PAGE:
Understanding and being in touch with the environment of any organisation is critical to being able to function as an ever-changing organisation. Many of the forces for change an organisation experiences arise in the external environment. These come from customers, suppliers, competitors, technological advances, globalization of businesses, and the demands of different cultures and regulations established (Pieters & Young, p.23).
In a competitive environment, it is usually useful to perform the ‘five forces analysis’. With respect to understanding the broad aspects of the environment, the strategy is to search for opportunities to identify bases of advantages over competitors. Although the five forces analysis by Porter was designed primarily with commercial organizations in mind, it is of most value to organizations (Johnson and Scholes, p.108).
Key forces at work in a competitive will differ by type of industry. For the low-cost airline industry, new entrants with more commercial experience might be the central issue (Johnson and Scholes, p. 118). Sometimes, global forces are driving the way competitiveness is established in the low-cost airline industry such as the rising oil prices which are forcing some of the airlines to increase their charges.
The threat of Entry
The threat of entry to an industry will depend on the extent to which there are barriers to entry. Most of these are related to economies of scale, the capital requirement of entry, access to distribution channels, and cost advantage independent of size. There is also the expected retaliation, legislation or government action, and differentiation. In the low cost airline industry, it is easy to identify the factors which affect the barriers to entry of new low cost carriers (LCCs).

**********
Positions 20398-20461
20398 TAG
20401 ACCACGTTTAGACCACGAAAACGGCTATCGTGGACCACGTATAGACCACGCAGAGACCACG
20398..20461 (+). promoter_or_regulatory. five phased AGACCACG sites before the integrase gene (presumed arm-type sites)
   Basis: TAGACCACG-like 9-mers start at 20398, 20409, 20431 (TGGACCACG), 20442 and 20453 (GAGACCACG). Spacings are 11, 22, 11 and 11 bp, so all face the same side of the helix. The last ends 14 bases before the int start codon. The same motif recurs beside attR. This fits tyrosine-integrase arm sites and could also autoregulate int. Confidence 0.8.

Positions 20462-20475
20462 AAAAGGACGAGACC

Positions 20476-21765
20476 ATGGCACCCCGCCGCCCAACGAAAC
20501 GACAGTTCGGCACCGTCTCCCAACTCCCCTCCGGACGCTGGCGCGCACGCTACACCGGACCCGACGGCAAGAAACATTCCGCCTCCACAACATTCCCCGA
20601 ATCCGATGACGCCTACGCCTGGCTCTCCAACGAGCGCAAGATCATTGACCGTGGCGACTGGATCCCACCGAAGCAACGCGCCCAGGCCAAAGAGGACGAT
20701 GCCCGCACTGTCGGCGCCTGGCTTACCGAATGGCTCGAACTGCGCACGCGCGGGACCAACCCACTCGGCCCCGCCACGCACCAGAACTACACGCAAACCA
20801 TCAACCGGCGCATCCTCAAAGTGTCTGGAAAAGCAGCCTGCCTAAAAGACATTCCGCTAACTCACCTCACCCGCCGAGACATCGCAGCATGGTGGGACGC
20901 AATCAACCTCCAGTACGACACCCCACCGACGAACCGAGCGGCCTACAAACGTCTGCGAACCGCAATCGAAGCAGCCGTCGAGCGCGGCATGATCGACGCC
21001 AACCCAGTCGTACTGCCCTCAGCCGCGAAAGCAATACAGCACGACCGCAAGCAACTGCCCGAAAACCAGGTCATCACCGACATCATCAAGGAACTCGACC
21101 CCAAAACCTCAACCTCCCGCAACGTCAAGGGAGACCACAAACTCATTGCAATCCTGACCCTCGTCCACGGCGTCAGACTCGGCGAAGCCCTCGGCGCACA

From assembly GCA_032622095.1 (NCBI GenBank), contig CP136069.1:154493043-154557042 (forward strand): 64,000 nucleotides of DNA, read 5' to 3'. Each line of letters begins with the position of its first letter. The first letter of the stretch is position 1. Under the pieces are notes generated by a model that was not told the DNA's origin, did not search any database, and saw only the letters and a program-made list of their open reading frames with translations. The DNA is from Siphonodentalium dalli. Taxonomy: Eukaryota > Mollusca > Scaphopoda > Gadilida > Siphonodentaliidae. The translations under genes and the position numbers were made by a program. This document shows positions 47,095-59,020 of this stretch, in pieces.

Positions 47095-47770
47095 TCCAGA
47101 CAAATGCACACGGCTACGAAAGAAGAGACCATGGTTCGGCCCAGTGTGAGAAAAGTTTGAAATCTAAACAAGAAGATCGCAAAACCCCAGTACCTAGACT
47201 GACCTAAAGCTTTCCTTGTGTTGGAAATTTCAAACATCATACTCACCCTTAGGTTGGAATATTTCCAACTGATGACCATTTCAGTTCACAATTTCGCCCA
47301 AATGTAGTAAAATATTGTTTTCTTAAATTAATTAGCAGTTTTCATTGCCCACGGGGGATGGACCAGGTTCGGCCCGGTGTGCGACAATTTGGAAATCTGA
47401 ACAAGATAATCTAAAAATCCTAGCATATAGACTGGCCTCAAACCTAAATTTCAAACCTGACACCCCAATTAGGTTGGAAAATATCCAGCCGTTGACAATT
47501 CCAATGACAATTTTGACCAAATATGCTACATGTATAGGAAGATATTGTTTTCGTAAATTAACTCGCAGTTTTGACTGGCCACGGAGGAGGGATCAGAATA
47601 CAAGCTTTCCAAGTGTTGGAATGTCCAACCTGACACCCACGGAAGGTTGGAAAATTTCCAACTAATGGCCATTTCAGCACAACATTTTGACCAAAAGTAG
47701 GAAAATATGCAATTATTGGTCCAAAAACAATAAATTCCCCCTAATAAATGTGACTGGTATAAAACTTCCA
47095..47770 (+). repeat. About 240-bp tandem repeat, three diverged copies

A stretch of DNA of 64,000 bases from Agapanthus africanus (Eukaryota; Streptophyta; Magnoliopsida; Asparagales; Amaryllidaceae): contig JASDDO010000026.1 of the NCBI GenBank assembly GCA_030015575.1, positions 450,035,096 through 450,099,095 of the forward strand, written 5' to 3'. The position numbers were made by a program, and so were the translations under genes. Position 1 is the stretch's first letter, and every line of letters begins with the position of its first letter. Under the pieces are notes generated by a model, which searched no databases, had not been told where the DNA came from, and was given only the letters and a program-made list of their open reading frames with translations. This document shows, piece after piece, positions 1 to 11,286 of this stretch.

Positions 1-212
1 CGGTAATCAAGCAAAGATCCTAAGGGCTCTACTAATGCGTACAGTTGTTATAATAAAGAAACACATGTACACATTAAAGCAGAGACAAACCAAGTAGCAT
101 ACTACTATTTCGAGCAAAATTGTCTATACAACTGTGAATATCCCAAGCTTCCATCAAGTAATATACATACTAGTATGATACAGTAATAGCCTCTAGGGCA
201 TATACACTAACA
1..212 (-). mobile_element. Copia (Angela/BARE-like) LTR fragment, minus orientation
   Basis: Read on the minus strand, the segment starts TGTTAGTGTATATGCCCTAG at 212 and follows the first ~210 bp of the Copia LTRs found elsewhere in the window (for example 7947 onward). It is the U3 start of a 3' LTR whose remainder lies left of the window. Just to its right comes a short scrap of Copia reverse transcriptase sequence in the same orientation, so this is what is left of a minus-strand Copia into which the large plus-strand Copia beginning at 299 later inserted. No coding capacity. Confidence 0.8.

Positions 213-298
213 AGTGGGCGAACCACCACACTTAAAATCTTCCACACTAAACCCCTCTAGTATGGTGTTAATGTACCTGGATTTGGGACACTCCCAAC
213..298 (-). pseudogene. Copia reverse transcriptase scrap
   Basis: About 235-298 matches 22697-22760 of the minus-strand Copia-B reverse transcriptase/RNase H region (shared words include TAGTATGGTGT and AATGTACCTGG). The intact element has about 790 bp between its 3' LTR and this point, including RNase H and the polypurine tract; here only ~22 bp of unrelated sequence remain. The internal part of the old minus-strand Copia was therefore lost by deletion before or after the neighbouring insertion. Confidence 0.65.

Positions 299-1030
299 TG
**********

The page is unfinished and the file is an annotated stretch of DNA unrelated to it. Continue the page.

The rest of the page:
The capital needed by low cost carriers to enter the low cost airline industry is capital-intensive. It usually requires a huge investment. In the past, government deregulation of the industry in 1978 allowed new players to enter the industry. However, most were not able to sustain their business as major players took most of the market share and these new players had insufficient capital. Most of the major players in the entire airline industry are established players who know the market very well.
By today however, most of these major airlines were faced with different sets of economic problems which the LCCs easily took advantage of. The threat of new entrants was still relatively low because of the low fares being offered by established LCCs. Problems in the middle east (the war in Iraq and the Iran Nuclear dilemma) are continuing to discourage the entry of new players. In the future, LCCs would have been able to consolidate their hold on the low cost airline market thereby making it harder for new players to enter the market. At the same time, the reality faced by the world today with regards to world crude supply will continue to linger and continue to pressure the prices of crude products.
All organizations have to get hold of resources in order to be able to provide goods and services. The power of buyers is likely high when there is a concentration of buyers. It will be further increased when the supplying industry comprises a large number of operators. The power of suppliers would be high when there is a concentration of suppliers than a fragmented source of supply. Sometimes, if the brand name is powerful, there is a risk that the organisation would not be able to do without it.
The threat of substitutes may take many forms. There could be a product-for-product substitution, substitution of need, generic substitution, and even doing without. The availability of substitutes can place a ceiling price for an organisation.
Organizations need to be concerned with the extent of direct rivalry between themselves and competitors. There are questions like ‘what is it based